Monica Lois, 29, is one of the women who dialed Exhale’s toll-free number. At 25, she had an abortion. She phoned Exhale nine months later. “It was right around the time I would have given birth, and I had a huge amount of grief,’’ she recalls. “I sought out a grief-support group and couldn’t find anything, which was really surprising to me.’’
    Her conversation with an Exhale counselor lasted 25 minutes. She remembers saying she felt sad and isolated and confused. The counselor, she says, told her that her feelings were normal and that she wasn’t alone.
    But the best thing she took away, Lois says, was a recommendation for a local Zen Buddhist ceremony held to acknowledge children who have died through abortion. On a spring day soon afterward, she attended the Mount Tamalpais ceremony and found some peace. Lois was so grateful to Exhale that she called back and volunteered. Today she is one of 32 volunteer counselors who answer Exhale’s phones seven days a week and in five languages.
    Exhale’s counselors, who are recruited by word of mouth, at universities and through craigslist, undergo 48 hours of training during which they practice how to offer assistance without any displaying any hint of judgment. Callers will never hear an opinion about abortion; they will never be told that they did the “wrong’’ or “right’’ thing. Words such as “should,”  “but” and “why” are avoided.
Not everyone can do it. Exhale has released two counselors in the past five years because Aspen, ever the diplomat, says, “They weren’t the right fit.’’
    But that doesn’t mean all counselors predictably come with pro-choice beliefs. Some, such as Joanna Cheung, stand firmly in the camp that opposes abortion. She is able to volunteer for Exhale, she says, because she focuses on the women, not the debate. “I really don’t have a problem with it,’’ says Cheung who counsels in Cantonese. “When they call, they have already made the decision; there’s nothing that can be done to go back. They call us because they have nowhere else to turn. I’m there to provide emotional support. I’m not there with my own agenda.’’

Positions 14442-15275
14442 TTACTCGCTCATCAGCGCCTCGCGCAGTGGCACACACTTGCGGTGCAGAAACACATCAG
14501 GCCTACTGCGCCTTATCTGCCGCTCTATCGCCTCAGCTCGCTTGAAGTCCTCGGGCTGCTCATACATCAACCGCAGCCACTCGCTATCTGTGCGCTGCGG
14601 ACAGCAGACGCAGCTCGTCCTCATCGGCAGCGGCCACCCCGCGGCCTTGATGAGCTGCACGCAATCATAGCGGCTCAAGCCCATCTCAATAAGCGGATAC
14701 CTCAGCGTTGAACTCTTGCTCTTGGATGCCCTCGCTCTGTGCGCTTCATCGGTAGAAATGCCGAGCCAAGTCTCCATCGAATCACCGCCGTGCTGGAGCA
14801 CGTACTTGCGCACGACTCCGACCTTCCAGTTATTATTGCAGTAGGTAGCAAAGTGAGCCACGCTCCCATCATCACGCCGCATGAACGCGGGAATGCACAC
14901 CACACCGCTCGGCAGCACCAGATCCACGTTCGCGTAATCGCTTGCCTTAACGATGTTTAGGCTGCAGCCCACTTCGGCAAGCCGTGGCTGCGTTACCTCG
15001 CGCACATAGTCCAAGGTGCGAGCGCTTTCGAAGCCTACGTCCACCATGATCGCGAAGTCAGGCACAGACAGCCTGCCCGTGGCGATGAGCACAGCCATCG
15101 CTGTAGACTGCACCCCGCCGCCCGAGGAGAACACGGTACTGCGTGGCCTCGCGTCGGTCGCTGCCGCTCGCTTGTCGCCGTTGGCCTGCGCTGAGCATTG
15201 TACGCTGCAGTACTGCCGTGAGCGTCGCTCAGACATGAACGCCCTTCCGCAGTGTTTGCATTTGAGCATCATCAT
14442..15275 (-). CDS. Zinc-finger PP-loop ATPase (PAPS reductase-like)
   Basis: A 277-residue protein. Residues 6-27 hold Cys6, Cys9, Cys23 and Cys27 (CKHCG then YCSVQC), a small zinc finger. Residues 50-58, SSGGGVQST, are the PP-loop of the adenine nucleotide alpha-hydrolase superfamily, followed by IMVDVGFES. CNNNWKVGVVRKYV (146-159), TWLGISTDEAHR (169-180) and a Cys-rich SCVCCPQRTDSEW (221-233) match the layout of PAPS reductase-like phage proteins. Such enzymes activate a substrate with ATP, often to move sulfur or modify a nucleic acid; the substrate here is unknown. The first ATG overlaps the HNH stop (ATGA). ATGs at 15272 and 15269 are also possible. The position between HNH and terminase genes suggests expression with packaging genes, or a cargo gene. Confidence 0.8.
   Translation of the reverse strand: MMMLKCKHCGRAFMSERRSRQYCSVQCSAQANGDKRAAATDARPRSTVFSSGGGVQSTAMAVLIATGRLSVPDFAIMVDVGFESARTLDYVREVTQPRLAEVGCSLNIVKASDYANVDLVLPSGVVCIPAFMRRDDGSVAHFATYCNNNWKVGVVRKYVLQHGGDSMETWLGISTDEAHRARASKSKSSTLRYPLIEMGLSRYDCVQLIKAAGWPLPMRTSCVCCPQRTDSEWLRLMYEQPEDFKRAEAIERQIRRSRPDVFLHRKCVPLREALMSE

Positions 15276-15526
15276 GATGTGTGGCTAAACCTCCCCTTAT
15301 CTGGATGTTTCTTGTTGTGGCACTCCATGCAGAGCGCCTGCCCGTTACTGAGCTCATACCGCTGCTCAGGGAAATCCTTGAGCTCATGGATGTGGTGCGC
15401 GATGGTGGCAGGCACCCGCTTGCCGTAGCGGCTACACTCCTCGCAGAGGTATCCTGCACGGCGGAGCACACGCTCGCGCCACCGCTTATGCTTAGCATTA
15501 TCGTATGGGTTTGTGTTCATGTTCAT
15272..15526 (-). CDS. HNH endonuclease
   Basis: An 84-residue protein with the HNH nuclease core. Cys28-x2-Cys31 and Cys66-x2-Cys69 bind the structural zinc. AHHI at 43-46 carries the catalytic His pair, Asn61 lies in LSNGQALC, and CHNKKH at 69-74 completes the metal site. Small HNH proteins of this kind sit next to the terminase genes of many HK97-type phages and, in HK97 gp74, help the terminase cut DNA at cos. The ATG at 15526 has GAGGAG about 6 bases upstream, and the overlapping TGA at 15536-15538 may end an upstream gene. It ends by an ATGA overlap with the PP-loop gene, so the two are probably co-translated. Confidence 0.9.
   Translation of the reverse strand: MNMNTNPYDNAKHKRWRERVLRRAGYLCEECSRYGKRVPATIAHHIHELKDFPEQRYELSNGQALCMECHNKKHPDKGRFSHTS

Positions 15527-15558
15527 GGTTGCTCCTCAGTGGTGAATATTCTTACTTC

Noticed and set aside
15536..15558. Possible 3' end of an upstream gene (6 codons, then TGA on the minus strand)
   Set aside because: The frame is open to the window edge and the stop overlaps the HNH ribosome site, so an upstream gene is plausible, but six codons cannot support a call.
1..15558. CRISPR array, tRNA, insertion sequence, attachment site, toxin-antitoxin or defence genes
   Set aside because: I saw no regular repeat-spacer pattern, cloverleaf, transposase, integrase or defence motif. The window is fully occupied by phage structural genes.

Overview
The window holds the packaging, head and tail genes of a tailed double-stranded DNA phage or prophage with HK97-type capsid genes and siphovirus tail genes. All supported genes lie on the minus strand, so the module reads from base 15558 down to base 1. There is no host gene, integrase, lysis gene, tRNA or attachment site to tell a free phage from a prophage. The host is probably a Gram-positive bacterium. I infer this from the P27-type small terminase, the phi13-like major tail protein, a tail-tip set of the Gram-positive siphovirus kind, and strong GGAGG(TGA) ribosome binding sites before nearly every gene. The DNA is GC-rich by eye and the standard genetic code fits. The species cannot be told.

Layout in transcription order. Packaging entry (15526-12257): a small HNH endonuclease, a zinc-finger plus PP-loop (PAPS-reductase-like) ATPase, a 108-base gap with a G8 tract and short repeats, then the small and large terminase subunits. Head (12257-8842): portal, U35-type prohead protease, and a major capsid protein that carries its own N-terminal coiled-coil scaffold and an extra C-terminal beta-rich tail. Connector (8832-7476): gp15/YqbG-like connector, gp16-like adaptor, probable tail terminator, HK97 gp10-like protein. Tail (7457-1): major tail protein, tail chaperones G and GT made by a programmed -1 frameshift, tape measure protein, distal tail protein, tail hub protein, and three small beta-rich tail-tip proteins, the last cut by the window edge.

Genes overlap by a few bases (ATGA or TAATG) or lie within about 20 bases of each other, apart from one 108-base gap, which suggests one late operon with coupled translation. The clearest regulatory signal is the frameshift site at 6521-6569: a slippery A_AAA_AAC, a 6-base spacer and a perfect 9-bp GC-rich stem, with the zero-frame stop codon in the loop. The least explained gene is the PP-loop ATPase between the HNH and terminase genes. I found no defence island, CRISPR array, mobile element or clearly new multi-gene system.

In launching Exhale, Baker created a place she was never able to find for herself. She had gotten pregnant months after graduating from college.
    “I thought I was too smart to get pregnant,’’ says Baker, who grew up in the conservative Orange County enclave of San Clemente and was the type of girl who had always done the right thing. She’d also always supported abortion rights. But her experience after she became pregnant taught her that beliefs don’t always lead to easy decisions. After her abortion, she didn’t feel comfortable talking to family or friends, so she turned to the Internet for help with sorting through feelings that even today she doesn’t share easily. All she could find were sites that either told her she’d done the “right’’ thing or that she needed to seek forgiveness.
    These days, the hardest thing to face about Exhale, she says, is the realization that not everyone who calls the talk line will feel better after hanging up. “I think sometimes people want answers, and that can mean that people can be unsatisfied with our service,’’ she says. “But we do not solve their problems. We do not heal them. We do not tell them what to do.
     “What we can do is work with them to figure out what they can do for themselves,” she says. “We can say: We believe you. We trust you. We hear you.’’
    Exhale’s post-abortion talk line can be reached by calling 1-866-4Exhale 5 p.m.–10 p.m. Mon.–Fri. and 12 p.m.–10 p.m. Sat.-Sun.
—By Thaai Walker
—Photography by Amy Perl